According to WWF, Vietnam, Laos, and Mozambique are the countries that make the least effort in cracking down on wildlife crime.
In a report on wildlife trade and consumption, the World Wide Fund for Nature (WWF), an international non-governmental organization for environmental conservation, research, and recovery, calls Vietnam the worst country in violating wildlife protection efforts. This indicates Vietnamese should change their hobby such as gambling in situs judi bola terpercaya site rather than violating animals life.
The Swiss-based organization cites 23 countries, mostly in Africa and in Asia, which are the source and destination of the trade in the organs of wild animals. Vietnam, Laos, and Mozambique are reported as the countries with the least effort to tackle illegal trade in wildlife organs. This can cause the extinction of rare animals, such as elephants, rhinos, and tigers. According to WWF on Monday (7/23). Furthermore, he said, the 23 countries should be able to make more efforts to comply with regulations prohibiting wildlife trade.
Wendy Elliott, WWF Global Species program manager, told Reuters news agency that last year, a large number of elephants were poached wildly in Africa. He added the confiscation of elephant ivory numbered more than 800 kilos. There is an indication of increased involvement of criminal organizations in the illegal trade.
WWF said key countries that threatened the preservation of endangered animals would be the theme of the discussion at the International Conference on Endangered Animal Trade (CITES) in Geneva this week. CITES bans all trade in elephant ivory, rhino horn, and tiger body parts that are often used as traditional medicine. These animals are also endangered, through other factors, for example, through drastic depletion of their habitat, climate change, and pollution.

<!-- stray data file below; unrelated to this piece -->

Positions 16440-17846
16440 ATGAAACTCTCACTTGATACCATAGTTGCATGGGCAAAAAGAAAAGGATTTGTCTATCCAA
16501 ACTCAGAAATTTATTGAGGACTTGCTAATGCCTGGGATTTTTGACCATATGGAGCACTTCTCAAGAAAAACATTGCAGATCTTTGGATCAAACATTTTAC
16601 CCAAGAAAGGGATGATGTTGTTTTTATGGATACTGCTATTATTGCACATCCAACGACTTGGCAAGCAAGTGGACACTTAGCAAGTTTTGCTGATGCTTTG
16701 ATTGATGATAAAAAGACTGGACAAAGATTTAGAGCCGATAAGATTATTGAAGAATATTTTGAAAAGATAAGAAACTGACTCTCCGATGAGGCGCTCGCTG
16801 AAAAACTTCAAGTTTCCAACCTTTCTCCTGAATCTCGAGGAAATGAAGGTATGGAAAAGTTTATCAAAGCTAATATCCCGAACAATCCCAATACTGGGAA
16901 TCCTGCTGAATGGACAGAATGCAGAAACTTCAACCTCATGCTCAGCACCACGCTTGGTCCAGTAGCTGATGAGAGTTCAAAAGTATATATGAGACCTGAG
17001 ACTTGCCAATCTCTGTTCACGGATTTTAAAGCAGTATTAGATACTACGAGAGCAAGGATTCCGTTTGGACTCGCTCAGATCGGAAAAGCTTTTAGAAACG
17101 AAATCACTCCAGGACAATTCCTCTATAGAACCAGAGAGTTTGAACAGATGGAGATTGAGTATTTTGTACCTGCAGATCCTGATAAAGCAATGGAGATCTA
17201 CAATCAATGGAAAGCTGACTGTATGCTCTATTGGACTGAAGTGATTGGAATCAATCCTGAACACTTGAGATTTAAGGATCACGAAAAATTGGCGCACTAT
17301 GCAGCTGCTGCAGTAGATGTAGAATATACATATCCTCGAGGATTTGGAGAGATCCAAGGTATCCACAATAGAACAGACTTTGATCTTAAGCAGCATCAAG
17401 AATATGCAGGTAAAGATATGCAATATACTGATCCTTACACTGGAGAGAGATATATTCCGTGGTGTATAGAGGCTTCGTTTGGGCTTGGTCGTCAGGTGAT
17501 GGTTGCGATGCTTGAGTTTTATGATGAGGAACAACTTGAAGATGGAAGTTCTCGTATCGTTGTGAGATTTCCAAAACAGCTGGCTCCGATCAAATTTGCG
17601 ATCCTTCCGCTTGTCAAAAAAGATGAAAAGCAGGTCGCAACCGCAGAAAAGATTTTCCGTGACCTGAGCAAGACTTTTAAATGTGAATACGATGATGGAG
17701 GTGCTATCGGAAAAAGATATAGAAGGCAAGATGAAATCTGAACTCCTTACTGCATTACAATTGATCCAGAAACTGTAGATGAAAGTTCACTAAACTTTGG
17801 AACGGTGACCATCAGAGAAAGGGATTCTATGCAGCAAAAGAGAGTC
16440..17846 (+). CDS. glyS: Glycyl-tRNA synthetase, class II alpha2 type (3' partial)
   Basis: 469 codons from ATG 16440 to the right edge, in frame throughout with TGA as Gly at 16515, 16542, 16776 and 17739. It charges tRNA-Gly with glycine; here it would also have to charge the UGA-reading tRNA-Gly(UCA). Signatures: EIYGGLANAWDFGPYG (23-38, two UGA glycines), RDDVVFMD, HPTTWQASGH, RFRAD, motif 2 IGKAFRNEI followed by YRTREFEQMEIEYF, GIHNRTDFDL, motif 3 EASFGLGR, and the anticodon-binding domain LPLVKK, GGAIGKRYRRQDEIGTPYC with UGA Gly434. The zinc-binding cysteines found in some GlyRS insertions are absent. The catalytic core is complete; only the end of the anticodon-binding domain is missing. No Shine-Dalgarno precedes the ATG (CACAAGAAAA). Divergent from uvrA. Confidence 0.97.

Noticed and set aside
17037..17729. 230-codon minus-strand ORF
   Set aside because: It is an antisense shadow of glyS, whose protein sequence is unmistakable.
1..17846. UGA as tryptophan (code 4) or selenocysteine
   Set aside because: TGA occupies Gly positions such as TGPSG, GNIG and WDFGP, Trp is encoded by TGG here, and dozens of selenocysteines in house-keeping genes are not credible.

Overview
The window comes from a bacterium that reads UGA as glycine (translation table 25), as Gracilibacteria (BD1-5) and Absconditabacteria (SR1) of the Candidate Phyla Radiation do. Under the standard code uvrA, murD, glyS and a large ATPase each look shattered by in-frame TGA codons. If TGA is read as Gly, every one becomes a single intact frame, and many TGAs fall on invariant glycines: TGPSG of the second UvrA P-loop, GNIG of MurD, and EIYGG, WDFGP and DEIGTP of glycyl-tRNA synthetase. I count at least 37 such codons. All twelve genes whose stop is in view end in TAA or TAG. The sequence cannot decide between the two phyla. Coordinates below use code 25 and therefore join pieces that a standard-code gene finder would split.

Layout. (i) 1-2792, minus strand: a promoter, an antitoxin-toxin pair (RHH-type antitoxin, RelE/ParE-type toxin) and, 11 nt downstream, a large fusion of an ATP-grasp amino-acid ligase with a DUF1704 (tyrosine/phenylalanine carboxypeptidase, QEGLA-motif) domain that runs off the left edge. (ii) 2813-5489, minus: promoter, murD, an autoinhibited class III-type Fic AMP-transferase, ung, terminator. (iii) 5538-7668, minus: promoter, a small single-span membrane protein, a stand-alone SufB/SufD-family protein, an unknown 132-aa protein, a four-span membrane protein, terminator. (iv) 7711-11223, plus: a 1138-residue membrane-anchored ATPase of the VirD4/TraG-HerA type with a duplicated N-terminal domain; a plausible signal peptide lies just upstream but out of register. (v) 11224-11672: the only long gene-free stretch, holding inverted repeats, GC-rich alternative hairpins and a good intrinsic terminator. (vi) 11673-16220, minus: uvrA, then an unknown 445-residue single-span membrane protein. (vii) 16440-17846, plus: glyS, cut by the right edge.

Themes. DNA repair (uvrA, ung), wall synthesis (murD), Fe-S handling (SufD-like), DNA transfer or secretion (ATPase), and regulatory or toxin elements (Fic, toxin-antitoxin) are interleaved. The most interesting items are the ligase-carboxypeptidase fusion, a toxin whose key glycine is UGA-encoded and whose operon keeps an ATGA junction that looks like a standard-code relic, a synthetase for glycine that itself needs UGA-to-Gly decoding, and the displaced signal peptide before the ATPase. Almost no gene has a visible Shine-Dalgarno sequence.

In its, report WWF gives a red color to the countries that adhere to the worst regulations, then yellow for those who try to do better and green for the best efforts. Vietnam, Laos, and Mozambique get two red colors.
WWF reports, the demand for rhino horns in Vietnam for the pretext of curing cancer triggers illegal trade, which is also promoted on the internet. Vietnam was therefore urged to ban related advertisements and increase its efforts to eradicate the trade.
Rising demand in Vietnam has triggered a crisis in the poaching of wildlife in South Africa. To get the horn, 448 rhinos were reported killed in South Africa in 201. While in the first six months of this year alone, 262 rhinos were killed.
Laos and Vietnam have also been accused of negligence in submitting reports of a ban on tiger breeding on grounds for drugs that have not been proven to be of efficacy. Laos is also said to have failed to monitor the ivory trade. At the same time, Mozambique was declared negligent in preventing citizen involvement in rhino hunting in South Africa and did not control the trade in elephant ivory despite increased surveillance at ports.
Two green for China
While China, which was previously known as the main market for endangered animal body parts, is now given the green predicate for its efforts in preventing illegal trade in rhinos and tigers but obtains a yellow color for preventing the ivory trade.
WWF calls on the government in Beijing to increase its efforts to eradicate the local ivory market. India and Nepal are the only countries in green for the three endangered species. Furthermore, Elliot said, many countries already have strict regulations, but the problem now is implementation.